Adobe Creative Cloud: Should you or shouldn’t you?

13.06.18-CCLet’s talk about the newest version of Adobe’s popular software suite, Adobe Creative Cloud. There are lots of great new features across the range of software that Adobe offers, but first let me explain what it is, what it isn’t, and why some people might be better served by running quickly to the Computer Connection in the Penn Bookstore to buy a copy of CS6 (the previous version) while it’s still available.

The name “Creative Cloud” is a little misleading. People assume that it means you run the Adobe apps in a web browser, or that you have to be online to use the software. But in fact, very little has changed since CS6. You still download your software from Adobe manually and install it on your machine, just like the versions before it. There are some cloud storage features and the ability to sync your data files across devices, just like Dropbox, but it’s otherwise essentially the same experience. Basically, when Adobe released the newest version of their software in the Spring, instead of naming it “CS7,” they named it “Creative Cloud instead.

This is the software Adobe includes in the Creative Cloud package:

Photoshop
Illustrator
InDesign
Dreamweaver
After Effects
Adobe Premiere Pro
Adobe Muse
Acrobat XI Pro
Adobe Audition
Bridge
Encore
Fireworks
Flash Builder 4.7 Premium
Flash Professional
InCopy
Photoshop Lightroom
Lightroom
Media Encoder
Adobe Prelude
Prelude
SpeedGrade

The GOOD thing about Creative Cloud is that there is no more “Design Standard” suite or “Web Premium” package where you only buy the software you want. Instead, Creative Cloud subscribers have access to ALL of the Adobe Software, and the to newest versions as they are released.

The BAD thing about Creative Cloud is that you HAVE to pay for all of the Adobe software, whether you use it or not. If you just need Photoshop and Illustrator, you still have to pay for Dreamweaver, Fireworks, Audition, Premiere, After Effects, etc.

The problem for most users is what I refer to as the “outrageous price.” Once upon a time, you just purchased your software outright and it was yours to keep forever (aka a “perpetual license”). But starting with Creative Cloud, Adobe has moved to a “subscription” model, where you pay a mandatory monthly fee for as long as you want access to the Adobe software. If you want to use ANY of the Adobe software included in CC, you must pay this monthly fee (note: the only exception I know of to this is Lightroom 5, which is available both as a perpetual license or as part of CC, thanks to the fact that Apple’s similar “Aperture” software provides competition.)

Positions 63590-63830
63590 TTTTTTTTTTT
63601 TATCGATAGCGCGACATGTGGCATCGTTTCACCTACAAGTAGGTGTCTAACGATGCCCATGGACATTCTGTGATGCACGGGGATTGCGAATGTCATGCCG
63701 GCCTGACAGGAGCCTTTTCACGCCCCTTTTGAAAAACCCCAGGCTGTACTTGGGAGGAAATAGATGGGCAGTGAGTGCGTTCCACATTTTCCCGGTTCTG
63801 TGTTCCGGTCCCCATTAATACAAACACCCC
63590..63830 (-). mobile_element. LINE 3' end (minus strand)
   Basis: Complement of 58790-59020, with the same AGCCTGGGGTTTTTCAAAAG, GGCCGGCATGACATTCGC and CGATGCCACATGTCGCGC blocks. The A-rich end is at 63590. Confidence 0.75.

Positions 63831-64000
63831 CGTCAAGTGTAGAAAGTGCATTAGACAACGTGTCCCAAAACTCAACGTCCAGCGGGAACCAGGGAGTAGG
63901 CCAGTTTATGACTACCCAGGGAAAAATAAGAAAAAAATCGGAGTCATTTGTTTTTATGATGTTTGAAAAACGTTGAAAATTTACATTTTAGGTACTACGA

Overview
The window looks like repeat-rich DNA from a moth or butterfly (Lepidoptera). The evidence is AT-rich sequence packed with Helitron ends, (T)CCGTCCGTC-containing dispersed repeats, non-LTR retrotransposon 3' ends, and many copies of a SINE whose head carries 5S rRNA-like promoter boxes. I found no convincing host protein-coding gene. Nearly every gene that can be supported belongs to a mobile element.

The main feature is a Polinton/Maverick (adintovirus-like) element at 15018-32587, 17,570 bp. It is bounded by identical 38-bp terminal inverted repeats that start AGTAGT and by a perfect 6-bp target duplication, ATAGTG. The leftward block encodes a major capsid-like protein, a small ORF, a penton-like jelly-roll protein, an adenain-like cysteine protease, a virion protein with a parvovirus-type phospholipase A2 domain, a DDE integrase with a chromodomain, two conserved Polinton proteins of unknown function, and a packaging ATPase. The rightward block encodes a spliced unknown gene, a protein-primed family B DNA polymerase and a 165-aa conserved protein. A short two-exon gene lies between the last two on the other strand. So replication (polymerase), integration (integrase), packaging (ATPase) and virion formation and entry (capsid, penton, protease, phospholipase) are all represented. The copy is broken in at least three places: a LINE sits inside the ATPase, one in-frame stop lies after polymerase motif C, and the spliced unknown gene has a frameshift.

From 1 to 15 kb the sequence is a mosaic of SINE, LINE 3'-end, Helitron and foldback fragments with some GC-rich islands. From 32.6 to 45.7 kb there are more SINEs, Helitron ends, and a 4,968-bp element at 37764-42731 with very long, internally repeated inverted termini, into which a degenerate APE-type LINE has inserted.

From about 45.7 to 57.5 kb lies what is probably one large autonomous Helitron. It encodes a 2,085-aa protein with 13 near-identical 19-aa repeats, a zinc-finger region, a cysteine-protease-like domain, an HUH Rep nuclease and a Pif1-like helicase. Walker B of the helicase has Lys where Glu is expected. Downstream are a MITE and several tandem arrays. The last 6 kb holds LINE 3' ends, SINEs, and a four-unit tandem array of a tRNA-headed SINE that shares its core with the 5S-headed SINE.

Here’s a comparison of the Educational prices (available over at the Computer Connection–Penn’s computer store, now located on the 2nd floor of the Penn Bookstore, right at the top of the escalator) of CS6 versus Creative Cloud:

Design and Web Premium CS6 (Perpetual)
$350
Master Collection CS6 (Perpetual)
$600
Adobe Creative Cloud (monthly fee)
$30 / month
$360 / year
$1080 / 3 years

You can see why buying CS6 might be the more financially sensible option for most people.

Forward thinking folks that they are, the good people at the Computer Connection bought a whole bunch of CS6 licenses while they were still available so that Penn students, faculty, and staff would have the option of saving lots money. If you’re interested in buying CS6, ask one of the people working there.

adobe-cs6-creative-cloud-creative-suite-1At some point, compatibility issues will probably force everyone to upgrade from older versions, but given the huge cost in savings, I recommend staying with CS6 for as long as you’re able. (One caveat is that Adobe has said they won’t be tweaking CS6 versions of their software to work with new operating systems as they come out.)

So who should buy (subscribe to) Creative Cloud? The people it makes the most sense for are 1) people who were previously buying the Master Collection and upgrading it with every new release. For those people, Creative Cloud is actually a good deal. 2) people who need to have the newest version of the Adobe software. 3) people who need a specific new feature offered by one of the Creative Cloud Apps.

We’re still running CS6 right now, but we’ll have the Adobe Creative Cloud software in the Vitale Digital Media Lab starting this fall, so come down and give it a try. In the meantime, Lynda.com has a wealth of training videos on Adobe’s Software (including courses that specifically cover the new Creative Cloud features.  Just look for the “Create Cloud Updates” courses), so come down to the lab and watch the videos for free to get a head start on using the new software.

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Comments

  1. The cost of the perpetual licenses are a great deal compared to Creative Cloud; the $64000 question is deciding which users really benefit from either of these options.
    I think Adobe is separating the Proffesionals/would be Proffesionals from the beginners and talented amatuers. Adobe has a great product called Photoshop Elements which will more than satisfy those who want their pictures to look good without having to brave the learning curve or the steep price of the full Creative Cloud. Photoshop Elements is less than $100 for a perpetual license and has approximately 85% of the features found in Photoshop. See http://www.adobe.com/products/photoshop-elements/features.html for a list of features.

  2. And when the cloud contract ends you are left unable to use your files.I wish someone could explain to me how the cloud is any way beneficial. You need to pay Adobe for the rest of your life if you want to use their software. A perpetual license is a one-time fee. Done and done.

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